4. A business case is unlikely to be undertaken, given its costs and resources required, while a prohibition of nuclear energy activities remains and there is no likelihood of a plant being able to be built.
  5. Without subsidisation a nuclear power industry will remain economically unviable in Australia for now.
  6. Discussion about Victorian participation in the nuclear fuel cycle is entirely theoretical while the Commonwealth prohibitions remain in place.
  7. Until there is a change in the Commonwealth position, detailed discussions about emerging technologies in Victoria related to the nuclear fuel cycle and power generation are unlikely to advance.
  8. The success of any radioactive waste strategy relies on a level of acceptance and confidence across government, industry and the broader community of its legitimacy, effectiveness and integrity in its ability to deal with all facets of waste management, storage and disposal, including the long-term health and safety of workers, affected communities, particularly First Nations Peoples, and the environment.
  9. Those who propose a policy shift have not presented any argument, data or proof in support of their position that cannot be nullified by those arguing against. Any advantages are speculative in nature, and do not outweigh the identified and proven risks.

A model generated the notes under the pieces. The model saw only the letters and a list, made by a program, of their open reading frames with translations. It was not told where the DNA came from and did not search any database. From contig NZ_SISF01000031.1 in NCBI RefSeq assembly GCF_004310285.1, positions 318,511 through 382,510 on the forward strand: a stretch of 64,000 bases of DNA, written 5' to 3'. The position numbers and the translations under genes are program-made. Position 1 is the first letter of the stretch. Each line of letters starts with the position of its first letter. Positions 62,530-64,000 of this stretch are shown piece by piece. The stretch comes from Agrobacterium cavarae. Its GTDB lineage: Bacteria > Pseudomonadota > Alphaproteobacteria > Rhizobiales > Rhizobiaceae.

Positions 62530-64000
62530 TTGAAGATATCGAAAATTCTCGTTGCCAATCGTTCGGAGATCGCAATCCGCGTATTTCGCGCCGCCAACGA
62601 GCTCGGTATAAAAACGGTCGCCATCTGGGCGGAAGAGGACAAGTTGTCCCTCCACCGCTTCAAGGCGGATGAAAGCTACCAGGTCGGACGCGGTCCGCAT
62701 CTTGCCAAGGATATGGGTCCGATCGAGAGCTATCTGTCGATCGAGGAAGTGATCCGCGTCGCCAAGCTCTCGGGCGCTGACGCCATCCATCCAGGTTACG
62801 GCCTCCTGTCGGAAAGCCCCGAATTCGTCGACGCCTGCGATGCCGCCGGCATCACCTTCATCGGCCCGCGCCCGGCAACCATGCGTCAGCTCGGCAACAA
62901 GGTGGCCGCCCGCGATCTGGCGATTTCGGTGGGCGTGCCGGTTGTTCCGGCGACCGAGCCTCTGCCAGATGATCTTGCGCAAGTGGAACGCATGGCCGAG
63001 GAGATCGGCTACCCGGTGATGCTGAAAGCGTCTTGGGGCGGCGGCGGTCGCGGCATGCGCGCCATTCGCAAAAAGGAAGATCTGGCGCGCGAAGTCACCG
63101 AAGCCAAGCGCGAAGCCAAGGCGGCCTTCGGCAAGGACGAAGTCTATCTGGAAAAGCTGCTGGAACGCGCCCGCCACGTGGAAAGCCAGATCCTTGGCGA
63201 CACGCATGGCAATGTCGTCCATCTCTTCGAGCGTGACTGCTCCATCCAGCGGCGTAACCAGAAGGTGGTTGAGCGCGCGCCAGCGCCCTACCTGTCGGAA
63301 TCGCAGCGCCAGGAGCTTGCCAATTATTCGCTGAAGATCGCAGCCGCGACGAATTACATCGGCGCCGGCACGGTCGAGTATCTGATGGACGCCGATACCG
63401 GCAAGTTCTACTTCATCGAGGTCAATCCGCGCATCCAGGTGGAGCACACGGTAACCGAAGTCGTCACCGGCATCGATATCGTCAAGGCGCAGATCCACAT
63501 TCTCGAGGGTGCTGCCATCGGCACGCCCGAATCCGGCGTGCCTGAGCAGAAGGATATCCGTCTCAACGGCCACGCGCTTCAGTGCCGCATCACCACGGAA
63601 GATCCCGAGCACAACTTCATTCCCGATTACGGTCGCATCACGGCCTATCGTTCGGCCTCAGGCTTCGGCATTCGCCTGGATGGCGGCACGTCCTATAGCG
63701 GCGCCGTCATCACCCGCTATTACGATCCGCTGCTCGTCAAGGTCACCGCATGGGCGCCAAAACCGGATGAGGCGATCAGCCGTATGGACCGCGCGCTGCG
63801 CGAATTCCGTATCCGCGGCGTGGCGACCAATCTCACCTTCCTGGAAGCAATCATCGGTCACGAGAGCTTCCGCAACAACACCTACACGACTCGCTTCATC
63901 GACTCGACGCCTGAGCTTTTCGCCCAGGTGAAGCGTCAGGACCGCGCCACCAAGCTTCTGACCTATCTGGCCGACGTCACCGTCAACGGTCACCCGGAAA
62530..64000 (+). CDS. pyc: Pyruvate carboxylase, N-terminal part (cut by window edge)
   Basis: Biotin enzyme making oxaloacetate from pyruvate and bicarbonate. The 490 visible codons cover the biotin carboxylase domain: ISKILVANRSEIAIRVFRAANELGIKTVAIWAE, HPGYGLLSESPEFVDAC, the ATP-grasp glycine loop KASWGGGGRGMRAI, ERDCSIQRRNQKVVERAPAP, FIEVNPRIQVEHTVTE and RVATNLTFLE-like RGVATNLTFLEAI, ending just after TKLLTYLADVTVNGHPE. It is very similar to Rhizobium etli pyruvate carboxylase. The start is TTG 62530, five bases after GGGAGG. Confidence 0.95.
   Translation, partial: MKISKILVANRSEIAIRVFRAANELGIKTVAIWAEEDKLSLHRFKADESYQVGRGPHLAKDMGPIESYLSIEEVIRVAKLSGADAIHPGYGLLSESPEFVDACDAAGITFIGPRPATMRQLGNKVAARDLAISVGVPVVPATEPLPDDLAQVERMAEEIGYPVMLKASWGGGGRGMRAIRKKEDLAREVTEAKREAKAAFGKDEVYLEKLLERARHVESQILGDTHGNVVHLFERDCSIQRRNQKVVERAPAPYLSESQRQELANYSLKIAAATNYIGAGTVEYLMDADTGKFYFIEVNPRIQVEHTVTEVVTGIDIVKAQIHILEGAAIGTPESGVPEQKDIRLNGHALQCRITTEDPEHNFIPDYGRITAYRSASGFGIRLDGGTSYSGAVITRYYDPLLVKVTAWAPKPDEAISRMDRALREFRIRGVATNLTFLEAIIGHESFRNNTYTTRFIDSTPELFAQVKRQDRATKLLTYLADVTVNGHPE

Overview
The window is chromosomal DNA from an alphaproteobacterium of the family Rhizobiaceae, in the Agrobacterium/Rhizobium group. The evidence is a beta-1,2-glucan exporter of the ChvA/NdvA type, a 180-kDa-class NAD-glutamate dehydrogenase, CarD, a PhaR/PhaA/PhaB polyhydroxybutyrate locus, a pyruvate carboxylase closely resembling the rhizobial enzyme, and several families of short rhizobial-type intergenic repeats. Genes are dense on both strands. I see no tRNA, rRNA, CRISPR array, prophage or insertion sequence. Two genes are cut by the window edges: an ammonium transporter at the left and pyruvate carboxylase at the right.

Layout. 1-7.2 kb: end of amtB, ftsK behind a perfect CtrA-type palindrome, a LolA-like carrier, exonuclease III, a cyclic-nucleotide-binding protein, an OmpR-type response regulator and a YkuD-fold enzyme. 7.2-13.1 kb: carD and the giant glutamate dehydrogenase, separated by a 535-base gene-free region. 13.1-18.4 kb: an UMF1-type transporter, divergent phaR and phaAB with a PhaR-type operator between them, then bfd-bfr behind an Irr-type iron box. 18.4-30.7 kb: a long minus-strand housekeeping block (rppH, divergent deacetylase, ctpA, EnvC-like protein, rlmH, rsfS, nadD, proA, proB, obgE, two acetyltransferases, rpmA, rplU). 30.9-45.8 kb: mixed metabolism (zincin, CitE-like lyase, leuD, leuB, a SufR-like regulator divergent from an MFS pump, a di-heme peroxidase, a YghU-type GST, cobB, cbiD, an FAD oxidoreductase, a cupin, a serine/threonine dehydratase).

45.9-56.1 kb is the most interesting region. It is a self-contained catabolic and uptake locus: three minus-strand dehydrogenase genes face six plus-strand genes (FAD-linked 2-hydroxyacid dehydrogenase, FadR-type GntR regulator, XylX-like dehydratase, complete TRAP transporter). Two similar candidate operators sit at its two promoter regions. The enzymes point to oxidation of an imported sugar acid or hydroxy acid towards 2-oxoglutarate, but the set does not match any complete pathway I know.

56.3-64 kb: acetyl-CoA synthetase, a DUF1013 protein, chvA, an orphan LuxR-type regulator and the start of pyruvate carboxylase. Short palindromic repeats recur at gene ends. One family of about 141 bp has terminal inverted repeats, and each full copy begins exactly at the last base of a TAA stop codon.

10. The nuclear medicine industry is not hindered significantly by the current prohibitions against uranium or thorium exploration and mining. Current legislative prohibitions only prohibit mining and the construction or operation of certain nuclear facilities, such as nuclear reactors. This does exclude Victoria from hosting a nuclear research reactor or other nuclear facilities which could be used to increase supply of radioisotopes for medical or industrial purposes. However, Victorian and Commonwealth prohibitions would need to be repealed for this to happen.
  11. The current market for this material is receiving enough supply from international import and the OPAL reactor at Lucas Heights. The Committee does not believe that fully repealing the Nuclear Activities (Prohibitions) Act 1983 would have a material influence on the nuclear medicine sector, as it is unlikely Victoria’s involvement would increase beyond its current capacity.
  12. The Committee is not convinced that thorium exploration and mining is economically or technologically viable for Victoria.

The first minority report, authored by Jeff Bourman MLC (member of the Legislative Council) argued for a business case to be made. He said, unless a business case is raised, the commercial viability of nuclear power will never be quantified. He recommended conducting an investigation as soon as possible into exactly what restrictions would need to be relaxed to ensure that a business case can be raised,  and a report should be prepared and presented to the Parliament of Victoria.